Academia has long been an incubating source of incredible medical breakthroughs. Sometimes it takes a little push and risk-taking to take that progressive research out of the lab and into a business environment to achieve life-changing treatments for patients.
Such is the case for a promising new technology that has the potential to help 80% of boys with Duchenne muscular dystrophy. Duchenne is caused by a genetic mutation that impairs the muscle protein dystrophin. A permanent cure for Duchenne would include correcting the genetic mutation. Dr. Eric Olson at the University of Texas Southwestern Medical Center has been working on a gene editing technology called CRISPR/Cas9 that has the potential to correct many Duchenne mutations and diseases.
Dr. Olson is no stranger to advancing academic research beyond the lab, having co-founded multiple biotechnology companies. The companies, Myogen, Inc., miRagen Therapeutics, and Lone Star Heart, focused on therapies for heart muscle disease, cardiovascular disease, and heart regeneration and repair. With a $5 million commitment by CureDuchenne Ventures, Dr. Olson’s muscle repair research has become the foundation for a start-up company called Exonics Therapeutics with the purpose of rapidly accelerating this to clinic-ready stages.
This kind of groundbreaking technology takes time, even years, to be ready for patients. With our support, the development process is on a much faster track towards a promising outcome. Early studies in mice have already shown the repopulation of dystrophin after treatment, showing that we are headed in the right direction. If the CRISPR/Cas9 technology proves to be successful, the one-time treatment could potentially save the lives of many Duchenne patients and may be applicable to other genetic diseases.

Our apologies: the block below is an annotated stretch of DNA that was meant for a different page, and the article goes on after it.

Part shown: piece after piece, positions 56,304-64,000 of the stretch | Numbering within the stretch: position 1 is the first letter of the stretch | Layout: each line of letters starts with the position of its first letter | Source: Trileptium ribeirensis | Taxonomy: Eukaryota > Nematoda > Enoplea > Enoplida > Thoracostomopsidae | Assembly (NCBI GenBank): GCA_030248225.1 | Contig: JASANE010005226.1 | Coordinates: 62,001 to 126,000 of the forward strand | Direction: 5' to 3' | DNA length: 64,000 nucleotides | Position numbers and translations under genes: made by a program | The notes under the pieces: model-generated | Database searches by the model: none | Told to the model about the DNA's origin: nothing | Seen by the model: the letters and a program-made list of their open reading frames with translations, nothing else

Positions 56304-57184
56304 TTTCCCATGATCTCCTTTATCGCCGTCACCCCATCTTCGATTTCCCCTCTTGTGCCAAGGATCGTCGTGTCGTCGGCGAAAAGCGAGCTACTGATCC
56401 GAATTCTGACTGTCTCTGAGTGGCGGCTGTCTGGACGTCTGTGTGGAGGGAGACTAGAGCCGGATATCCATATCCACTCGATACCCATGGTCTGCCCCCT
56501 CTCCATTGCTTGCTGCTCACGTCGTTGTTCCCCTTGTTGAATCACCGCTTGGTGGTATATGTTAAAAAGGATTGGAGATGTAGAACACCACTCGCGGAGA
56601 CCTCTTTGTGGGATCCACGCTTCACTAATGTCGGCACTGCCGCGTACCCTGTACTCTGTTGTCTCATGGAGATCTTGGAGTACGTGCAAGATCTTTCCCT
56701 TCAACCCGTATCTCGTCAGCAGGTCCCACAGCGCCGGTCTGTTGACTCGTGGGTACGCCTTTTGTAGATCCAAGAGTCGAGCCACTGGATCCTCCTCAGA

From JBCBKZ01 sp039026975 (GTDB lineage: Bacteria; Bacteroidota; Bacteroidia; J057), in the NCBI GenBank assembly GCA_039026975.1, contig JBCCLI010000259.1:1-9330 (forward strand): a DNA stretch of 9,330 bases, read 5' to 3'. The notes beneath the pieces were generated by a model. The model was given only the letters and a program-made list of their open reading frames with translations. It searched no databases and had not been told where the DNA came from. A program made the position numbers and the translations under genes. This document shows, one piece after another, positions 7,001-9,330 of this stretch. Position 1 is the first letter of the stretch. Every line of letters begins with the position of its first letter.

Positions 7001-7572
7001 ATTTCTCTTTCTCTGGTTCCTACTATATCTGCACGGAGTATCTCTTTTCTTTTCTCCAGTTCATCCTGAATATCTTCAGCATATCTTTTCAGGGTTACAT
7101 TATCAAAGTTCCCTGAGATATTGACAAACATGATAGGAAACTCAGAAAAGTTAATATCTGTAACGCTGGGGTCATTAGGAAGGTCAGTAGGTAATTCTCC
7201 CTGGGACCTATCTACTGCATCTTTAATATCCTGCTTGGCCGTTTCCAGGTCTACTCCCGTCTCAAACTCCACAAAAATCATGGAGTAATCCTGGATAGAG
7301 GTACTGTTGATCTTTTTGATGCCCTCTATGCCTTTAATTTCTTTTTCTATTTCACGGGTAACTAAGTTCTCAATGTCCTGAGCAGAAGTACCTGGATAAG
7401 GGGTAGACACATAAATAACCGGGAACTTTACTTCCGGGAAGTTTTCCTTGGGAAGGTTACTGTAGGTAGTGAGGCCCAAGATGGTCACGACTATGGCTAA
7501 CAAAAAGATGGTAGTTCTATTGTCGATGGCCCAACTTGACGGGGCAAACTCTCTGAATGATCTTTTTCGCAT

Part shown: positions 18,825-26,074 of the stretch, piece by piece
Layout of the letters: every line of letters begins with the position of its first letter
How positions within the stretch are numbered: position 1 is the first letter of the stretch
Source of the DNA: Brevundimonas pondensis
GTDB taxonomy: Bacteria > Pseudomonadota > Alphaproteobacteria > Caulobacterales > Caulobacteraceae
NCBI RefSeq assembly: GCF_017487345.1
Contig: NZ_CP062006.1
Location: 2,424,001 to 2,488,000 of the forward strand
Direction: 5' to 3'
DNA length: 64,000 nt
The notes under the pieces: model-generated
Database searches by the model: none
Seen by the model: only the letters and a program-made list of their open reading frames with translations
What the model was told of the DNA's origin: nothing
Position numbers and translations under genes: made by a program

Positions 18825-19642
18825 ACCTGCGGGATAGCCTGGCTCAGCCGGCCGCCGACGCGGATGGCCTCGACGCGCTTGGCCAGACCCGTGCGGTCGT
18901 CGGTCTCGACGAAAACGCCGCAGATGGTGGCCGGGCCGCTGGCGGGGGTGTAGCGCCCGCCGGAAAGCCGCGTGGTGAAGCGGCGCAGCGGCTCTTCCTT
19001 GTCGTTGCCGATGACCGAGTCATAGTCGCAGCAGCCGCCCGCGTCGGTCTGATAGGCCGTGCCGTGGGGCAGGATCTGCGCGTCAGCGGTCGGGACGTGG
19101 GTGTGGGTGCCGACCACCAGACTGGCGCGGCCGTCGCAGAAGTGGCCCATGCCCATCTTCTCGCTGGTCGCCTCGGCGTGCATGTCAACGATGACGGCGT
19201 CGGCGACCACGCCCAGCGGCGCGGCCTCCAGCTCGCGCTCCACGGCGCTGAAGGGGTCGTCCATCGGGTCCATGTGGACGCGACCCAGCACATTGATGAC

By investing in programs and technological advancements such as CRISPR/Cas9, we ensure that any possibility for a cure is being explored. We will make sure that no stone will be left unturned on our path to discovering a cure to save the lives of the more than 300,000 boys affected worldwide.
CureDuchenne has committed $5M to accelerate Dr. Olson’s work, but we need everyone’s help to make sure we can deliver those funds immediately when needed so that his work is not slowed. CureDuchenne has set up a dedicated account so that donors may contribute directly to Dr. Olson’s specific CRISPR Cas9 project. Donate to help advance this research that could potentially correct a majority of the mutations in Duchenne. You can also share this flyer with those you know.